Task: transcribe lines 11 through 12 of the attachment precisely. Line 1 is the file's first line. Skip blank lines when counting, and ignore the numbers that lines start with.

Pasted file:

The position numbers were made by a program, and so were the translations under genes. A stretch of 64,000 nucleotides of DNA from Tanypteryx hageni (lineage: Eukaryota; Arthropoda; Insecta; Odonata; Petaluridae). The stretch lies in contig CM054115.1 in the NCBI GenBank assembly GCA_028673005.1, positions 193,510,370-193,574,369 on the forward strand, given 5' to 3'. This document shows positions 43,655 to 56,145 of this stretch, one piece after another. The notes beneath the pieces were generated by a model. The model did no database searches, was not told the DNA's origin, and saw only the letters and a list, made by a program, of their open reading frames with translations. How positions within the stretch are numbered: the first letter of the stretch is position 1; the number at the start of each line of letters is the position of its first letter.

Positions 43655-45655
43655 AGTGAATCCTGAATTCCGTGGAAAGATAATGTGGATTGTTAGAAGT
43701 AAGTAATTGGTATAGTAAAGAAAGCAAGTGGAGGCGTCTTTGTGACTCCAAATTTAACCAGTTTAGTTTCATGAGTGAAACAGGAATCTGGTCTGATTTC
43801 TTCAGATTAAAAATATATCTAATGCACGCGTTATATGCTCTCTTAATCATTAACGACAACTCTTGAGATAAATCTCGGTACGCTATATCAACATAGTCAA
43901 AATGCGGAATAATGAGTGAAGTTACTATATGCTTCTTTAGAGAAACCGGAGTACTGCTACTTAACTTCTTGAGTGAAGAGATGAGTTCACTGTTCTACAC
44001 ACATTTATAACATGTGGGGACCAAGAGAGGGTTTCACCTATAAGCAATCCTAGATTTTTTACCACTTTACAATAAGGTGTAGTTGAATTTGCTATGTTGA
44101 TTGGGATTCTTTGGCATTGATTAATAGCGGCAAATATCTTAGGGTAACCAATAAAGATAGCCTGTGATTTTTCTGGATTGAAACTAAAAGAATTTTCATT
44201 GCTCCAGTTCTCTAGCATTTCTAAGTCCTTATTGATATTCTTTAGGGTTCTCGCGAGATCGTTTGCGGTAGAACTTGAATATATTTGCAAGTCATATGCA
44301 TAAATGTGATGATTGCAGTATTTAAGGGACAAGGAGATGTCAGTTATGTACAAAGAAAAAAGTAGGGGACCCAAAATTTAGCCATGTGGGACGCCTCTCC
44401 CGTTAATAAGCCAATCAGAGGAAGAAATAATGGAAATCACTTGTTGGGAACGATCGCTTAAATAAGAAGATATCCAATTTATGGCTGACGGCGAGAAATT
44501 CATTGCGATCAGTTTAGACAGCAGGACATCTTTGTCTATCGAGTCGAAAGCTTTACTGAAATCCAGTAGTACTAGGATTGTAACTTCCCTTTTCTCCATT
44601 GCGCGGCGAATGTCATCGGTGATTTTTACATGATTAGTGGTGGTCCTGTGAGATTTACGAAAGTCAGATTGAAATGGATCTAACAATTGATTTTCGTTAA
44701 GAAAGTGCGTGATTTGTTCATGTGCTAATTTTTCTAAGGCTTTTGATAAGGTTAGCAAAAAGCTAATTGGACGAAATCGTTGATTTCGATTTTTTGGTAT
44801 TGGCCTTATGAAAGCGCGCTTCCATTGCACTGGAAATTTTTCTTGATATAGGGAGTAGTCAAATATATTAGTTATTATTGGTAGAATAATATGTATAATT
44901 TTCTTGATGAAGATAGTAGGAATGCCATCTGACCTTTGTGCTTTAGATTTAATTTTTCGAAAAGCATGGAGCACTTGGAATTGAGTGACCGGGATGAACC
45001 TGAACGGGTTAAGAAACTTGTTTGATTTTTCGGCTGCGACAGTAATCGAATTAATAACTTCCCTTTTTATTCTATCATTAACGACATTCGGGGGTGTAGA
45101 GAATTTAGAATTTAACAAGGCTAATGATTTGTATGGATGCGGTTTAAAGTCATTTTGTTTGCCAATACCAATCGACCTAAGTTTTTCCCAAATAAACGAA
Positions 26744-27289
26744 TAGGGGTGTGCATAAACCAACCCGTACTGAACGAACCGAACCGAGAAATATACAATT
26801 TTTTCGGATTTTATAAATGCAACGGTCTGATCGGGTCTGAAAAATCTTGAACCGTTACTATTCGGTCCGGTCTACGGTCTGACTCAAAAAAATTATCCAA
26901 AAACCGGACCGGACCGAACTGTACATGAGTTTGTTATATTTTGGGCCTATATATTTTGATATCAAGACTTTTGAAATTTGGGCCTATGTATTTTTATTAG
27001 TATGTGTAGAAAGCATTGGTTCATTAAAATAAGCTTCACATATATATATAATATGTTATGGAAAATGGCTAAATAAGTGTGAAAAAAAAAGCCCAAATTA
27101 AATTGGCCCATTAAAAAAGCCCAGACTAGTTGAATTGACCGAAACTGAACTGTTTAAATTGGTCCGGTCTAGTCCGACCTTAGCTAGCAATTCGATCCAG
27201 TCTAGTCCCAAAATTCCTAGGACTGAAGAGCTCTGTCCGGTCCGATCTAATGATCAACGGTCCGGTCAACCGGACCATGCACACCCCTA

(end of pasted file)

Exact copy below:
44401 CGTTAATAAGCCAATCAGAGGAAGAAATAATGGAAATCACTTGTTGGGAACGATCGCTTAAATAAGAAGATATCCAATTTATGGCTGACGGCGAGAAATT
44501 CATTGCGATCAGTTTAGACAGCAGGACATCTTTGTCTATCGAGTCGAAAGCTTTACTGAAATCCAGTAGTACTAGGATTGTAACTTCCCTTTTCTCCATT